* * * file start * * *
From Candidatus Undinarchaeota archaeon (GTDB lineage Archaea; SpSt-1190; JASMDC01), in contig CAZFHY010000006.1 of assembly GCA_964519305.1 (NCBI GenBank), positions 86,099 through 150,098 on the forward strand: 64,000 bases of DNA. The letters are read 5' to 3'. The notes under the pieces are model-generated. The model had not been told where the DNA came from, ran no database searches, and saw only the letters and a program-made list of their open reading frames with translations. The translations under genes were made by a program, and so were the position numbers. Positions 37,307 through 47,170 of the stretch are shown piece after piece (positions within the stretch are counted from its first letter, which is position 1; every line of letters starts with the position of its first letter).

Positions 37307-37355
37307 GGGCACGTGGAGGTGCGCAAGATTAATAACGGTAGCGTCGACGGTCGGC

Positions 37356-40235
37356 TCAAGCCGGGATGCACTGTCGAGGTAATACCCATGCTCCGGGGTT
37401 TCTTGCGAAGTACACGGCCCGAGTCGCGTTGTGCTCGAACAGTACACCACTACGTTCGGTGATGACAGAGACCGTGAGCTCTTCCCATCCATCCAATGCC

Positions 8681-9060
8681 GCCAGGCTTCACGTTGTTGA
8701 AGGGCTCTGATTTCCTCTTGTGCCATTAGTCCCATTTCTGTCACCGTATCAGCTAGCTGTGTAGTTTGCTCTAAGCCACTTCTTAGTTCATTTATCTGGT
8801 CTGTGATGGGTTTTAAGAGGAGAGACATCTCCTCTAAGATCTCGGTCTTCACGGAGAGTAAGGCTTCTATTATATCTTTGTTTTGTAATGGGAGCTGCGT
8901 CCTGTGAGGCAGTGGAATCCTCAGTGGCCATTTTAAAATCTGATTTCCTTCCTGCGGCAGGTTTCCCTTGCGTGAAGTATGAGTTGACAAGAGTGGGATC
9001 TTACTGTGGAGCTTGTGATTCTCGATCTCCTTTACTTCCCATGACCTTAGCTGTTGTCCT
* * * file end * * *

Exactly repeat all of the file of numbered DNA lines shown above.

From Candidatus Undinarchaeota archaeon (GTDB lineage Archaea; SpSt-1190; JASMDC01), in contig CAZFHY010000006.1 of assembly GCA_964519305.1 (NCBI GenBank), positions 86,099 through 150,098 on the forward strand: 64,000 bases of DNA. The letters are read 5' to 3'. The notes under the pieces are model-generated. The model had not been told where the DNA came from, ran no database searches, and saw only the letters and a program-made list of their open reading frames with translations. The translations under genes were made by a program, and so were the position numbers. Positions 37,307 through 47,170 of the stretch are shown piece after piece (positions within the stretch are counted from its first letter, which is position 1; every line of letters starts with the position of its first letter).

Positions 37307-37355
37307 GGGCACGTGGAGGTGCGCAAGATTAATAACGGTAGCGTCGACGGTCGGC

Positions 37356-40235
37356 TCAAGCCGGGATGCACTGTCGAGGTAATACCCATGCTCCGGGGTT
37401 TCTTGCGAAGTACACGGCCCGAGTCGCGTTGTGCTCGAACAGTACACCACTACGTTCGGTGATGACAGAGACCGTGAGCTCTTCCCATCCATCCAATGCC

Positions 8681-9060
8681 GCCAGGCTTCACGTTGTTGA
8701 AGGGCTCTGATTTCCTCTTGTGCCATTAGTCCCATTTCTGTCACCGTATCAGCTAGCTGTGTAGTTTGCTCTAAGCCACTTCTTAGTTCATTTATCTGGT
8801 CTGTGATGGGTTTTAAGAGGAGAGACATCTCCTCTAAGATCTCGGTCTTCACGGAGAGTAAGGCTTCTATTATATCTTTGTTTTGTAATGGGAGCTGCGT
8901 CCTGTGAGGCAGTGGAATCCTCAGTGGCCATTTTAAAATCTGATTTCCTTCCTGCGGCAGGTTTCCCTTGCGTGAAGTATGAGTTGACAAGAGTGGGATC
9001 TTACTGTGGAGCTTGTGATTCTCGATCTCCTTTACTTCCCATGACCTTAGCTGTTGTCCT